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Explosion at Jerusalem bus stop kills 1, wounds 38

/ Source: news services

A bomb exploded at a crowded bus stop Wednesday in central Jerusalem, killing one woman and wounding 38 in what appeared to be the first militant attack in the city in several years.

The blast could be heard throughout Jerusalem and blew out the windows of two crowded buses.

No one claimed responsibility for the bombing, which coincided with an upsurge of violence on the Gaza border that has led to fears of a new war between Israel and the Islamist group Hamas, which governs the Gaza Strip. Israeli police blamed Palestinian militants, calling the blast a "terrorist" attack.

A woman died of wounds from the explosion, Israel Radio reported. Israel's national rescue service said 15 people were seriously wounded, several critically. Rescuers were seen removing bloodied people from the area on stretchers.

Yitzhak Aharonovich, Israel's minister of public security, said militants planted a 2-pound device in a bag on the sidewalk. An Israeli Embassy official in Washington told NBC News that it appeared the bomb was placed in a phone booth next to the bus stop. The official, speaking on condition of anonymity, also believed it to be a terrorist attack.

Meir Hagid, one of the bus drivers, said he heard a loud explosion as he drove by the site, located near the main entrance to Jerusalem and its central bus station.

"I heard the explosion in the bus stop," he said. He halted his vehicle and people got off. He said nobody in his bus was hurt.

Israeli paramedics and emergency services rush to the scene of a a massive bus explosion outside the Jerusalem's central bus station on March 23, 2011. AFP PHOTO/MARINA PASSOS (Photo credit should read MARINA PASSOS/AFP/Getty Images)Marina Passos / AFP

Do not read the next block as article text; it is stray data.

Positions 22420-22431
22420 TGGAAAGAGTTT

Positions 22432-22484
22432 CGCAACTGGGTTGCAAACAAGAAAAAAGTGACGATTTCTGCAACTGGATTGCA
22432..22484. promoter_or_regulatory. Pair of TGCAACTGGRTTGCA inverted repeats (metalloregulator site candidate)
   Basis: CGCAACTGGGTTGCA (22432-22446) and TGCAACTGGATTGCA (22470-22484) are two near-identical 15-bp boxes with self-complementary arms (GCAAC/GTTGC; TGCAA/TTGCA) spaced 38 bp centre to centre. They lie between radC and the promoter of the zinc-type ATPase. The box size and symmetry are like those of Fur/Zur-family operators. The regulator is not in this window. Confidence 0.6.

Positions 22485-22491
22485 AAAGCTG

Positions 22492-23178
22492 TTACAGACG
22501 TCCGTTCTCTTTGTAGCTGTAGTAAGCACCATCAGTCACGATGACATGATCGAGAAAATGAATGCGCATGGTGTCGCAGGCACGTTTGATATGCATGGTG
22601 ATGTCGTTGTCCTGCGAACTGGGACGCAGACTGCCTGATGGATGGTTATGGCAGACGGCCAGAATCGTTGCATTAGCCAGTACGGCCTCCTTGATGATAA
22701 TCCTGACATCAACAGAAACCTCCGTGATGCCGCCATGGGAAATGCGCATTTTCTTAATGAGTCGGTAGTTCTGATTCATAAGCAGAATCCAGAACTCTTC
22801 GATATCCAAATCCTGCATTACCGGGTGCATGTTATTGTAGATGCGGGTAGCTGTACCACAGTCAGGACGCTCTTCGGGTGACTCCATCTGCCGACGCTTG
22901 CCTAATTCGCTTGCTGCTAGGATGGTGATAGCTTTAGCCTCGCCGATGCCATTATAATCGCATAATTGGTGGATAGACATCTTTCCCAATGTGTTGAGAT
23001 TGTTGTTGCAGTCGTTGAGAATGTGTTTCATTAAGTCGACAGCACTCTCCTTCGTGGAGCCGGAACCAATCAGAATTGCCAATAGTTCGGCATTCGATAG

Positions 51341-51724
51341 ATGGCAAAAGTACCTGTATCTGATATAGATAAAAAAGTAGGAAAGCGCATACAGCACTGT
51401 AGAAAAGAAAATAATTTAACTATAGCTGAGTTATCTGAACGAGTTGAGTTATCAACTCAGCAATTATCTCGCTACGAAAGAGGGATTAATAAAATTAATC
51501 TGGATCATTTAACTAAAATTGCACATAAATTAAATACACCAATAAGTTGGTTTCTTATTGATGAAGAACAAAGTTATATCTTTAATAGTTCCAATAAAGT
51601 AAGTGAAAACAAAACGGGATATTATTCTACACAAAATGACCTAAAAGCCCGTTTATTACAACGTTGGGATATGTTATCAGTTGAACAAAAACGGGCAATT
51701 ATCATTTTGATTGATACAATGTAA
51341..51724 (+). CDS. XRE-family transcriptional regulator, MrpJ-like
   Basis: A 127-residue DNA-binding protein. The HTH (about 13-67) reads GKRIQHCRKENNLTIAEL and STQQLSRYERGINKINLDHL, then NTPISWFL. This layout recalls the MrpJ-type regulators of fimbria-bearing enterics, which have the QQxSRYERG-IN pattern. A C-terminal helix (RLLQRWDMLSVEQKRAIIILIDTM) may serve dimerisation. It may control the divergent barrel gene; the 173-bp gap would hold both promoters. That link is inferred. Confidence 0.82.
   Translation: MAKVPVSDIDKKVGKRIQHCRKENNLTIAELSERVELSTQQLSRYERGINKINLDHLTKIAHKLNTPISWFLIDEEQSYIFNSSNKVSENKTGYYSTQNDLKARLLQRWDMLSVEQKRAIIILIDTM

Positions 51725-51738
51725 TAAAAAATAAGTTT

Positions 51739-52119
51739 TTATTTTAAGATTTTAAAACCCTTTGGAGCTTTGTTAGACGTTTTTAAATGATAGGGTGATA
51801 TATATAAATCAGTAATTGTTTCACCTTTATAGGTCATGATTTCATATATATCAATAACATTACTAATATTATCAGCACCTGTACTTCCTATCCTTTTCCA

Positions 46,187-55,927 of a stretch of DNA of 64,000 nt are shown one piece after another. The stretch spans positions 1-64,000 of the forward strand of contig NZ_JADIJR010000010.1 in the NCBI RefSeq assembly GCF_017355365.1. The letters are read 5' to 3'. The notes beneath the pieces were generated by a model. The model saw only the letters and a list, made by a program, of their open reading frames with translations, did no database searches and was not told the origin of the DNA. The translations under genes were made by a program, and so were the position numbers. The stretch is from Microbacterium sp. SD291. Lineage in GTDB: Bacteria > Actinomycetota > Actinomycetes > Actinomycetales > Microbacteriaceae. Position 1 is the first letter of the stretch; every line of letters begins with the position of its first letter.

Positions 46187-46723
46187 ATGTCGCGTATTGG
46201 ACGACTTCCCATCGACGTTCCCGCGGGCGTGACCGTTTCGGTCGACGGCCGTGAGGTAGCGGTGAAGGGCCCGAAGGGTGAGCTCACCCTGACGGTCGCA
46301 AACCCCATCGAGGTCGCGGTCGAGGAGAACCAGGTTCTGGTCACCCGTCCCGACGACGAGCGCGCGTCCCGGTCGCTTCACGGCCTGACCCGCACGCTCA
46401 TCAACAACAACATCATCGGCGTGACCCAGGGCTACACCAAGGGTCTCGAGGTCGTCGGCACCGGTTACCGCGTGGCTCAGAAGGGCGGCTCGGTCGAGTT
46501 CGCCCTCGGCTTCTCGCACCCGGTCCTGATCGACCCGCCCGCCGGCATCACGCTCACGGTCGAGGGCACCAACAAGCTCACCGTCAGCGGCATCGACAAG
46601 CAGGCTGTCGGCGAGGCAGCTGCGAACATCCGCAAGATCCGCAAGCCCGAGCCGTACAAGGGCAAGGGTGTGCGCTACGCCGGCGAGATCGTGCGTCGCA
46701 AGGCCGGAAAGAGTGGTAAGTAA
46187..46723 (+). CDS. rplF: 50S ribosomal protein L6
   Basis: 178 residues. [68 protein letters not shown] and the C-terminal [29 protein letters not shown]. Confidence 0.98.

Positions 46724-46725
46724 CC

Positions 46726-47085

Israeli Prime Minister Benjamin Netanyahu postponed a trip to Russia after the bombing, his office said. He had been scheduled to hold talks with Russian leaders in Moscow on Wednesday and return on Thursday.

Jerusalem suffered dozens of suicide bombings that targeted buses and restaurants during the second Palestinian uprising last decade. But the attacks were halted in recent years. Jerusalem last experienced a suicide bombing in 2004.

The bombing came amid rising tensions between Israel and the Hamas militant group.

World leaders condemned the bombing, as well as a barrage of rockets and mortars fired from Gaza in recent days.

"The United States calls on the groups responsible to end these attacks at once and we underscore that Israel, like all nations, has a right to self-defense," U.S. President Barack Obama said in a statement released in Washington.

Palestinian leaders in the West Bank, who are opposed to Hamas, also denounced the attack.

"I condemn this terrorist operation in the strongest possible terms, regardless of who was behind it," Prime Minister Salam Fayyad said in a statement.

At the height of a Palestinian uprising that began in 2000, but which died out in recent years, militants carried out dozens of often-deadly bombings in Jewish neighborhoods of Jerusalem.

Peace impassePeace talks aimed at ending the decades-old conflict between Israel and the Palestinians broke down last year after Netanyahu refused to extend a partial freeze on Jewish settlement building in the West Bank.

Israeli security officials have cautioned that the absence of any peace initiative could spark a new Palestinian uprising. More than 500 Israeli civilians died in 140 Palestinian suicide bomb attacks from 2000 to 2007. More than 4,500 Palestinians were killed by Israeli forces in the same period.

U.S. Defense Secretary Robert Gates, on a visit to Cairo, denounced what he called "a horrific terrorist attack" but said he did not think the situation in Israel was deteriorating.

Egyptian Foreign Minister Nabil Elaraby urged Israel to show restraint and said no one should give it an excuse to use violence — an apparent reference to Palestinian militants.

Tuesday, Israeli strikes in the Gaza Strip killed four Palestinian civilians, including three children playing football, and five militants, medical officials said.

Netanyahu has voiced regret for the civilian deaths but said Israel could not ignore attacks on its territory.

"It could be that this matter will entail exchanges of blows, and it may take a certain period of time, but we are very determined to strike at the terrorist elements and deny them the means of attacking our citizens," he told parliament.

Israel launched a three-week war on the impoverished coastal enclave in 2009, killing about 1,400 Palestinians and drawing heavy international censure. Hamas, which seized control of Gaza in a 2007 coup, had mostly held fire since.